Chychrun: Coyotes’ teardown was ‘tough on me’ this season

It appears as though Jakob Chychrun wants no part of another rebuild.

The Arizona Coyotes defenseman was a popular candidate to be moved ahead of this year's trade deadline before a lower-body injury in March ultimately ended his season.

But trade rumors surrounding Chychrun are expected to heat up again with Arizona now turning its focus to the offseason. And it doesn't sound like the 24-year-old would oppose moving to a contender.

"I don't know," Chychrun said Saturday when asked if he'd be OK not getting traded this summer, according to PHNX Sports' Craig Morgan. "I'm signed for three more years. The trajectory of where the team is going and a lot of that stuff is important to me. I want to be in a position where I'm getting to play a week from now, not packing up."

The Coyotes have been in full teardown mode since hiring general manager Bill Armstrong in September 2020. In his first full offseason in charge, Armstrong prioritized stockpiling draft picks and prospects, trading away multiple core players in the process.

This direction has frustrated Chychrun.

"I've been here my whole carer and absolutely love it here, and it seems like every time we get to a point where it looks like we're gonna be getting there, it just gets torn down again," he said. "That was kind of tough on me a bit this year, just naturally as a human being and competitive person. I want to win so bad. That's the only part that can be tough on me at times."

Chychrun recalled receiving advice from former Coyotes goalie Mike Smith about not taking an NHL career for granted.

"You only have so many chances at this, and you can't let them go by every year and say, 'Oh, it's another year.' Wash your hands and move on, get ready for the summer," Chychrun said. "You really have to take advantage of the short time you have in this league because it flies by."

Chychrun had a down season statistically. After finishing 10th in Norris Trophy voting in 2020-21 with 41 points in 56 games, he registered just 21 points in 47 contests this campaign.

He's signed to a team-friendly contract carrying a $4.6-million cap hit through 2024-25, only adding to his already high trade value.

Armstrong admitted Saturday that he'll survey the market this offseason.

"I think that's something that we're going to look to explore and see where that goes," Armstrong said, according to AZ Central's Jose Romero. "I'd be a lying GM if I said that I didn't talk to other GMs and try to explore, you know, try to move the club forward, make it better. So I think we'll look at all of our options, and that's one of them."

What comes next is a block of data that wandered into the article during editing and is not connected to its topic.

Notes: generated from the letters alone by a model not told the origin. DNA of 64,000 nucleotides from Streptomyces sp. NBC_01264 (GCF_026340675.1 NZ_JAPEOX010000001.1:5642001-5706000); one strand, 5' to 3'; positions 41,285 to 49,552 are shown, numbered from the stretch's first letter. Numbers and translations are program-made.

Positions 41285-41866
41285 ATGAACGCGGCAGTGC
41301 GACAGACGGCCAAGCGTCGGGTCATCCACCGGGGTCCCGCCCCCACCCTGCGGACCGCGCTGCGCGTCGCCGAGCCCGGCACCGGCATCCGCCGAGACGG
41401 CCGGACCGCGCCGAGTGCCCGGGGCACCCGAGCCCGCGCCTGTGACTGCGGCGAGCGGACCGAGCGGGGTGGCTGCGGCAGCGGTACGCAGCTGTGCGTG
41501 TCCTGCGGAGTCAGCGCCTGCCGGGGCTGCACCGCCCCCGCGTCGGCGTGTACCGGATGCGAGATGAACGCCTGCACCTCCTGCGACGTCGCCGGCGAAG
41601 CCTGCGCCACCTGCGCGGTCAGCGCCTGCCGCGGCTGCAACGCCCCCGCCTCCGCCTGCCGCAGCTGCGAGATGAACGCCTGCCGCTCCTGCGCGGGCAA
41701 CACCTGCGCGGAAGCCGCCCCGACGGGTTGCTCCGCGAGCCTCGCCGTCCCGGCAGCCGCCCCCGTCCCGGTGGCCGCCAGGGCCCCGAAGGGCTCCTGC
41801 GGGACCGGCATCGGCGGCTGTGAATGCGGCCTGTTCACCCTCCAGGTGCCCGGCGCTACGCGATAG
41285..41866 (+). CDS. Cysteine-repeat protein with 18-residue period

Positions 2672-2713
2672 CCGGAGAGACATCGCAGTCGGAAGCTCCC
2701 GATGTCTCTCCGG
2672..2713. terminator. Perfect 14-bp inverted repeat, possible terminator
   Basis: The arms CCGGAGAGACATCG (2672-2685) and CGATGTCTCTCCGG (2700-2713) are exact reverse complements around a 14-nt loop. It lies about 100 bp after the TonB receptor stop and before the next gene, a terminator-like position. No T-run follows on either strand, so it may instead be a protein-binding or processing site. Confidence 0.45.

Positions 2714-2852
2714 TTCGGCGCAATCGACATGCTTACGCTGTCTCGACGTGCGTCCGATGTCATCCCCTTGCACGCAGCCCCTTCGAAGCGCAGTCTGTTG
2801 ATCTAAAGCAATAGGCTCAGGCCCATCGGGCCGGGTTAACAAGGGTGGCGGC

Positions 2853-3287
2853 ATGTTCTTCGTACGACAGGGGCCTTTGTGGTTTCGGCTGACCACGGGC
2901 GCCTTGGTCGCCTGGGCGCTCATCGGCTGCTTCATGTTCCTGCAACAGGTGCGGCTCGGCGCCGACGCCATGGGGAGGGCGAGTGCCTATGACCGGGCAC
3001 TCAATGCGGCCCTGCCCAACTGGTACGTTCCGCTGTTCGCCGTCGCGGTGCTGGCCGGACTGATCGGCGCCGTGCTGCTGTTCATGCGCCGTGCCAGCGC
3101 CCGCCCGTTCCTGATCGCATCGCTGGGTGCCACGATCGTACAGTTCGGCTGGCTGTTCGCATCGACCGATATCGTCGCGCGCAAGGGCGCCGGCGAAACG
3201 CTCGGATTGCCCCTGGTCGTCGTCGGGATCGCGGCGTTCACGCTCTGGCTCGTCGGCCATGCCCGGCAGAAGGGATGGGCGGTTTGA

A report in January said the Coyotes sought a return similar to what the Buffalo Sabres received for Jack Eichel.

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Hurricanes-Bruins series preview: Betting by the numbers

Almost two years ago in the bubble, the Hurricanes had the Bruins on the ropes, but weren't able to score enough to send Boston home. Last year, Carolina found itself in a second-round matchup with the Lightning, but couldn't solve Andrei Vasilevskiy to force a Game 7. Will the issue crop up again in a rematch with the Bruins?

When we're looking for a valuable bet in the Stanley Cup Playoffs, the first question is: "What have you done for me lately?"

The Bruins are my highest-rated team after the All-Star break, a cohort that's particularly important (more details below). Only four other playoff teams improved in the second half over their season-long rating. The Hurricanes were one of them, but not to Boston's degree.

If the Canes are carrying baggage from the last two postseasons, they can't be thrilled to face a team that improved steadily the way Boston did. The Bruins are a wild-card team in more ways than one - they won 26 games at home and 25 on the road this season.

Series Odds

Hurricanes -115 -115 CAR -1.5 (+180)
Bruins -105 -105  BOS -1.5 (+160)

Projected prices

Hopefully you used our NHL betting guide to evaluate your bets during the regular season, and to find what value truly means in hockey. For the playoffs, we're using even-strength metrics like expected goals, high-danger chance rates, and high-danger conversion rates - both for and against - to try to predict which team will play better playoff hockey.

Due to special circumstances during the season, which included some tainted results pre-All-Star break when COVID-19 ravaged lineups, we're weighing the second half more than we normally would. Lastly, we'll make use of a formula to factor in home ice that includes each team's moneyline win percentage with the league average win probability differential.

True moneylines

The true moneyline takes the implied win probability for each team and converts it to an inverted price for each side before the sportsbook takes its vig on a bet.

The following is the expected price for each side when the games are played in Carolina (Game 1, 2, 5, and 7), and in Boston (Game 3, 4, and 6).

True ML in Carolina -101 +101
True ML In Boston +166 -166
Series Price +159 -159

Price to bet

In the regular season, we'd need at least a 4% edge on an underdog, and a 1% edge for the favorite. Using that same threshold, here are the prices to bet for each scenario:

GAME 1/2/5/7 GAME 3/4/6 SERIES
Hurricanes +112 +198 +188
Bruins +109 -159 -152

The identical game and series prices imply a 50-50 coin flip of a matchup, and should this go to a seventh game in Carolina, maybe that's the case. However, the Bruins' ability to play on the road, along with a hostile atmosphere in Boston, suggests going the distance might be tough for the Hurricanes.